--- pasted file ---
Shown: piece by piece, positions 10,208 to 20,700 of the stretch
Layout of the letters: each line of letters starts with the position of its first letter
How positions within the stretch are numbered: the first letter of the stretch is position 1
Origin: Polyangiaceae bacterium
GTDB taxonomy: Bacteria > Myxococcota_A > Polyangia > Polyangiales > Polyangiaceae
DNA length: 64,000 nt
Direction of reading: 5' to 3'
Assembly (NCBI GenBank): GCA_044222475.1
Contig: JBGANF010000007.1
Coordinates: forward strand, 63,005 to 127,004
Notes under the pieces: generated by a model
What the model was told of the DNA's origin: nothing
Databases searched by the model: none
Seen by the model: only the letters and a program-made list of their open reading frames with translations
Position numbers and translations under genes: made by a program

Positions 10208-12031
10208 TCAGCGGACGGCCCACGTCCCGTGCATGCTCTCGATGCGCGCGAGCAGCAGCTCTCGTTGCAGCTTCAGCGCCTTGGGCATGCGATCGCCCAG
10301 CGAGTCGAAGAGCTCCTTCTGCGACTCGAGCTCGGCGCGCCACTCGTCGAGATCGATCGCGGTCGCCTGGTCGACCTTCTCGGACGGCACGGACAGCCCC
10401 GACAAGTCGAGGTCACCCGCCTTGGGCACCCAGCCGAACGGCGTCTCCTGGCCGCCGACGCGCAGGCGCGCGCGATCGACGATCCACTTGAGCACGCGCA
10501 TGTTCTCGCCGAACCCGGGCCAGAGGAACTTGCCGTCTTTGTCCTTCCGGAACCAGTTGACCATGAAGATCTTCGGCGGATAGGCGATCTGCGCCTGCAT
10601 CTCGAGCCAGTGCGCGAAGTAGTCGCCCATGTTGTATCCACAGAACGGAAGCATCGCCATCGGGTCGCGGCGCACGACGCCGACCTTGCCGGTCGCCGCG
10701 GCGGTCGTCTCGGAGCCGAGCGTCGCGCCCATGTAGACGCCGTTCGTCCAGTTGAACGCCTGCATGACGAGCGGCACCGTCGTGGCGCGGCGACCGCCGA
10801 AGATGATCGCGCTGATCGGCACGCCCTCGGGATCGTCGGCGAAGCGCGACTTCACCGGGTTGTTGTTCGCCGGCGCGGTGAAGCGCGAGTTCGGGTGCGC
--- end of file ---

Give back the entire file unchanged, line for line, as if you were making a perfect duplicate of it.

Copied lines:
Shown: piece by piece, positions 10,208 to 20,700 of the stretch
Layout of the letters: each line of letters starts with the position of its first letter
How positions within the stretch are numbered: the first letter of the stretch is position 1
Origin: Polyangiaceae bacterium
GTDB taxonomy: Bacteria > Myxococcota_A > Polyangia > Polyangiales > Polyangiaceae
DNA length: 64,000 nt
Direction of reading: 5' to 3'
Assembly (NCBI GenBank): GCA_044222475.1
Contig: JBGANF010000007.1
Coordinates: forward strand, 63,005 to 127,004
Notes under the pieces: generated by a model
What the model was told of the DNA's origin: nothing
Databases searched by the model: none
Seen by the model: only the letters and a program-made list of their open reading frames with translations
Position numbers and translations under genes: made by a program

Positions 10208-12031
10208 TCAGCGGACGGCCCACGTCCCGTGCATGCTCTCGATGCGCGCGAGCAGCAGCTCTCGTTGCAGCTTCAGCGCCTTGGGCATGCGATCGCCCAG
10301 CGAGTCGAAGAGCTCCTTCTGCGACTCGAGCTCGGCGCGCCACTCGTCGAGATCGATCGCGGTCGCCTGGTCGACCTTCTCGGACGGCACGGACAGCCCC
10401 GACAAGTCGAGGTCACCCGCCTTGGGCACCCAGCCGAACGGCGTCTCCTGGCCGCCGACGCGCAGGCGCGCGCGATCGACGATCCACTTGAGCACGCGCA
10501 TGTTCTCGCCGAACCCGGGCCAGAGGAACTTGCCGTCTTTGTCCTTCCGGAACCAGTTGACCATGAAGATCTTCGGCGGATAGGCGATCTGCGCCTGCAT
10601 CTCGAGCCAGTGCGCGAAGTAGTCGCCCATGTTGTATCCACAGAACGGAAGCATCGCCATCGGGTCGCGGCGCACGACGCCGACCTTGCCGGTCGCCGCG
10701 GCGGTCGTCTCGGAGCCGAGCGTCGCGCCCATGTAGACGCCGTTCGTCCAGTTGAACGCCTGCATGACGAGCGGCACCGTCGTGGCGCGGCGACCGCCGA
10801 AGATGATCGCGCTGATCGGCACGCCCTCGGGATCGTCGGCGAAGCGCGACTTCACCGGGTTGTTGTTCGCCGGCGCGGTGAAGCGCGAGTTCGGGTGCGC